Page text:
Epidermal growth factor-stimulated rabbit oesophageal mucosal growth: Role of polyamines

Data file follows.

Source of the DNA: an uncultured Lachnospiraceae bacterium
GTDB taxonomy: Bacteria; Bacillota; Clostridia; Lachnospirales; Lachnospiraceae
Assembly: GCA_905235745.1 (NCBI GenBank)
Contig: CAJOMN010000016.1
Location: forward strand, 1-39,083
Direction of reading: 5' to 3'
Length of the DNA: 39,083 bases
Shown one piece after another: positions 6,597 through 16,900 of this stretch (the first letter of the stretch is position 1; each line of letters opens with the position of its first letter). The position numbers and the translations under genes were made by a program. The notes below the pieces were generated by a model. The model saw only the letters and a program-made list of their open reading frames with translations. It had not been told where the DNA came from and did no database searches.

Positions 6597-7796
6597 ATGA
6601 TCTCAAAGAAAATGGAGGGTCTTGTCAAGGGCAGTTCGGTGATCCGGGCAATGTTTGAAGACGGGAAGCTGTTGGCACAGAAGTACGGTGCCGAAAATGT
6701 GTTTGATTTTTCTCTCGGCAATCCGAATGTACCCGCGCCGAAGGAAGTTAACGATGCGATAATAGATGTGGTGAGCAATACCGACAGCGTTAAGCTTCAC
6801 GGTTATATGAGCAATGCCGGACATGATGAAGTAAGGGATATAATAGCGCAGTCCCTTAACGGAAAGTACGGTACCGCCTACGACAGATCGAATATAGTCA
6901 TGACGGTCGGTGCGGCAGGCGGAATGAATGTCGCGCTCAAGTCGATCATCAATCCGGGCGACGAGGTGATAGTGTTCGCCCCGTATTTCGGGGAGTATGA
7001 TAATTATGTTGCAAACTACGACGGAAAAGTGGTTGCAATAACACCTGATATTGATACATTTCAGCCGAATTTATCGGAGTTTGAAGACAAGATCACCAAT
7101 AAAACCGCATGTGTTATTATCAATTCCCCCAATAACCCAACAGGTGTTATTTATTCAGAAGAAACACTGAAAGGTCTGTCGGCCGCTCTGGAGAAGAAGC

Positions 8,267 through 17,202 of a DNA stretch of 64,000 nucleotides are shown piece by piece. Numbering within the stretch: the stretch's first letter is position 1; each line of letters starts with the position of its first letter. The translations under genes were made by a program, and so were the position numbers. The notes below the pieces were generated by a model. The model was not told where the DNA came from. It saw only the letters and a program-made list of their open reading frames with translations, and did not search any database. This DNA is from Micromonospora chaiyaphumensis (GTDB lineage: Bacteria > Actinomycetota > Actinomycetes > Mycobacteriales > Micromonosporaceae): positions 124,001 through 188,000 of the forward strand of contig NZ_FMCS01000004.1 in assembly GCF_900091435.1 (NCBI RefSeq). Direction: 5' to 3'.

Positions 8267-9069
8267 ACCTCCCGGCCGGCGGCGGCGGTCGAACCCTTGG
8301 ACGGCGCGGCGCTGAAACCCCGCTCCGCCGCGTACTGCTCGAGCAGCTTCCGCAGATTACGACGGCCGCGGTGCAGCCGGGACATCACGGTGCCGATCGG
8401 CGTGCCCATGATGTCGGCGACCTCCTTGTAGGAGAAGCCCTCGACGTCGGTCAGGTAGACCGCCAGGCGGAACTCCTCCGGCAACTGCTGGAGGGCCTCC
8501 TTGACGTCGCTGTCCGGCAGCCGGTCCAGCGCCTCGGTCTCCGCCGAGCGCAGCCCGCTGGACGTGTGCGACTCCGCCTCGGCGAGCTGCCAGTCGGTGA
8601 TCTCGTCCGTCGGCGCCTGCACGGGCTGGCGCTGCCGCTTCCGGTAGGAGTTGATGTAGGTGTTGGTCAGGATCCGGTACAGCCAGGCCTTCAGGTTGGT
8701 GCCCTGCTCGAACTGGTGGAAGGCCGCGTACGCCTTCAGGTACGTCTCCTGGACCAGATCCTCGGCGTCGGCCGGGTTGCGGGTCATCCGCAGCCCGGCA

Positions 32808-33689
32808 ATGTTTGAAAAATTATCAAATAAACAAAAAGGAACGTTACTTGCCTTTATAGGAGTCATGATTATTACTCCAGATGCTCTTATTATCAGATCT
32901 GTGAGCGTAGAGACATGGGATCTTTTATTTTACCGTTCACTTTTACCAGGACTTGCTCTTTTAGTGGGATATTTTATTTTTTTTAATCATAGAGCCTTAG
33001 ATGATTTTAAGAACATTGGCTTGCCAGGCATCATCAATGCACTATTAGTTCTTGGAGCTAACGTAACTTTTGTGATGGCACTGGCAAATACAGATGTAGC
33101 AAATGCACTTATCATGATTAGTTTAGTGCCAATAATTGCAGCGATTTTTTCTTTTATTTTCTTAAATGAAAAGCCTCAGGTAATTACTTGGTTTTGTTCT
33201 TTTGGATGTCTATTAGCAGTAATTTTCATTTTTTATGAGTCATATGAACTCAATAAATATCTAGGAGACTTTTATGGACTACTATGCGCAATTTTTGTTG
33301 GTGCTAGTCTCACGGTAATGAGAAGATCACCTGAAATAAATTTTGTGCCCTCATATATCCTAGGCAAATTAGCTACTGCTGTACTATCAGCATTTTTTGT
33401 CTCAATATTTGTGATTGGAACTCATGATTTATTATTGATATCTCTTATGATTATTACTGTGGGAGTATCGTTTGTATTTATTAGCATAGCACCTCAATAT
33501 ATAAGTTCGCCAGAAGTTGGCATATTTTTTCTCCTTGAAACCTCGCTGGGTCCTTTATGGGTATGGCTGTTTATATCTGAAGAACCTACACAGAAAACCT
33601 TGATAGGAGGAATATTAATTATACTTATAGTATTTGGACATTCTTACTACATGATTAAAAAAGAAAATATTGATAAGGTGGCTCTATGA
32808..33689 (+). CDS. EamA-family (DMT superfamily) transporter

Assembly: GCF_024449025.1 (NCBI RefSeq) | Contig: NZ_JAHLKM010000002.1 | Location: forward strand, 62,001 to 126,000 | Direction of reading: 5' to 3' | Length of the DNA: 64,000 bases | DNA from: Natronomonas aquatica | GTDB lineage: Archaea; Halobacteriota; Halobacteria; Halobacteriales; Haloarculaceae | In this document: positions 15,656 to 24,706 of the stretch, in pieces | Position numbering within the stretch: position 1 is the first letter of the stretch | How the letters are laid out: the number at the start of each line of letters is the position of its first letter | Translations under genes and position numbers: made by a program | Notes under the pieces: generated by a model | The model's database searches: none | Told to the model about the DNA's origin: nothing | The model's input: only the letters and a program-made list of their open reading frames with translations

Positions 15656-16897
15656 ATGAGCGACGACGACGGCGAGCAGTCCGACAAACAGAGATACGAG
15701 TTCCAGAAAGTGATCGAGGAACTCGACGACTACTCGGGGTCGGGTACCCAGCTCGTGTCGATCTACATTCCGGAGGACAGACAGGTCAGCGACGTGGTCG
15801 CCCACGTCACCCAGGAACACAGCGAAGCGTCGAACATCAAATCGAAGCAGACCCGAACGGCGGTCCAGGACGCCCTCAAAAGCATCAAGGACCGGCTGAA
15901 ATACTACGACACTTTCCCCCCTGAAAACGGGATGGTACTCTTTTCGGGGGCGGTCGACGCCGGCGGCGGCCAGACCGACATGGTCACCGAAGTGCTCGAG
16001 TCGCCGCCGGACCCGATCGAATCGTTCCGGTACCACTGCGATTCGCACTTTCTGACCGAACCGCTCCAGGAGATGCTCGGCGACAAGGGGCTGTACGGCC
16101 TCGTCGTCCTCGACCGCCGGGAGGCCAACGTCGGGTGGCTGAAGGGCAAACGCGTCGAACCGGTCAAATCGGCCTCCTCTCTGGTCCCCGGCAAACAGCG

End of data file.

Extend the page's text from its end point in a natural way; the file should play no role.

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Factors operative in oesophageal mucosal growth are poorly characterized. Epidermal growth factor (EGF) has been shown to stimulate mucosal growth throughout the gastrointestinal tract. The present study was performed to test the hypothesis that polyamine biosynthesis is required for stimulation of epithelial growth by EGF in oesophageal mucosa. Using an in vitro explant model, oesophageal mucosal growth was quantified in the presence or absence of EGF and α-difluoromethylornithine (DFMO), a specific inhibitor of polyamine synthesis. Administration of 50 nmol/L EGF significantly increased the rate of epithelial growth in oesophageal explants. Treatment with DFMO for 3 and 7 days not only depleted the tissue polyamines putrescine, spermidine and spermine, but also significantly impaired mucosal growth. The inhibitory effect of DFMO on mucosal growth was partially but significantly prevented when exogenous putrescine was given. Additionally, stimulation of epithelial growth by EGF was also blocked by depletion of cellular polyamines in DFMO-treated oesophageal explants. These results indicate that EGF stimulates epithelial growth of oesophageal mucosa at least partly through a process involving polyamine biosynthesis.

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